Aims of the Study: There has been regular dialogue regarding the importance of developing clinical networks to compensate for the steady decline in GPS performed by adult surgeons. Despite this there is no real published data to quantify it.
This report documents patterns in delivery of GPS in England and shows what is being performed where and by whom.
Methods: Using SWORD we compared hospital-level data between 09/10 and 16/17. Inclusion criteria were children younger than 18 years admitted to NHS-England hospitals for elective inguinal herniotomy, hydrocele, umbilical herniotomy, circumcision, orchidopexy or orchidectomy. Data was analysed with an on-line statistical package performing paired t-tests.
Main Results: 09/10 vs. 16/17.
There was no real change in the overall number of elective GPS cases (12883 vs. 12952) but the type mix has changed. The number of cases performed by adult surgeons fell by 34% (4699 vs. 3090 p<0.05). The number of cases performed by Specialist Paediatric Surgeons (SPS) increased by 21% (8184 vs. 9862 p<0.05). This increase in workload occurred in both tertiary (21% increase) and peripheral centres (18% increase).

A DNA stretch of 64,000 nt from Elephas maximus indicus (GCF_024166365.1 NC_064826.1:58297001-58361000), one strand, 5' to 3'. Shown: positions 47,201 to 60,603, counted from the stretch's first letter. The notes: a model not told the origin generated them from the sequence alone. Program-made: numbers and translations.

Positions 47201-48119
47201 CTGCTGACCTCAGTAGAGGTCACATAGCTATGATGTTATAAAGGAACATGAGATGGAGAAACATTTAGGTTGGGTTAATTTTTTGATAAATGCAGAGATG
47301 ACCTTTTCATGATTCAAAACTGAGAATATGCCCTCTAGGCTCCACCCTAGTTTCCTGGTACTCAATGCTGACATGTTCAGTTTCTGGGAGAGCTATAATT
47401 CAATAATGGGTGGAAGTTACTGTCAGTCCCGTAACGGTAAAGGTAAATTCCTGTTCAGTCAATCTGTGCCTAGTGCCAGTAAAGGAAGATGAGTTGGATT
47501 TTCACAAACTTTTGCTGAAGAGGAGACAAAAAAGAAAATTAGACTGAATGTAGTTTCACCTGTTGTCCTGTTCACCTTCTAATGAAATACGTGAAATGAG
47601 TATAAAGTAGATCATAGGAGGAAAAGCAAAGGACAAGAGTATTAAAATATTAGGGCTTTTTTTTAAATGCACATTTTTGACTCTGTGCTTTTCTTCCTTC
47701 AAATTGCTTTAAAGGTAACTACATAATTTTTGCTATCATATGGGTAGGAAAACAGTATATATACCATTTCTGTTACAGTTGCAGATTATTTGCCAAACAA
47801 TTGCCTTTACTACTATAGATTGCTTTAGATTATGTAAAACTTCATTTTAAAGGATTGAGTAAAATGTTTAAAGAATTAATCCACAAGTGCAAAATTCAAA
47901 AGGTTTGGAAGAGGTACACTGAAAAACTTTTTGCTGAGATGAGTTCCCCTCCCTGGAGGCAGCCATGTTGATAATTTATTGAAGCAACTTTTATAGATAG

When analysing data by operation type it was apparent that 78% of the increased workload was attributable to an increase in orchidopexy rate with a 90% increase in rate of orchidopexy performed in the under one age group. >95% of these surgeries were performed by a SPS. This would correspond with a change in practice following the 2011 consensus statement issued by BAPU.
Conclusion: Best practice is to treat children close to home by staff with the right skills. This study shows the hub and spoke framework is no longer embryonic however a significant proportion of the increased workload was provided in tertiary centres. It is important to monitor these shifts for successful succession planning as well as configuration of services.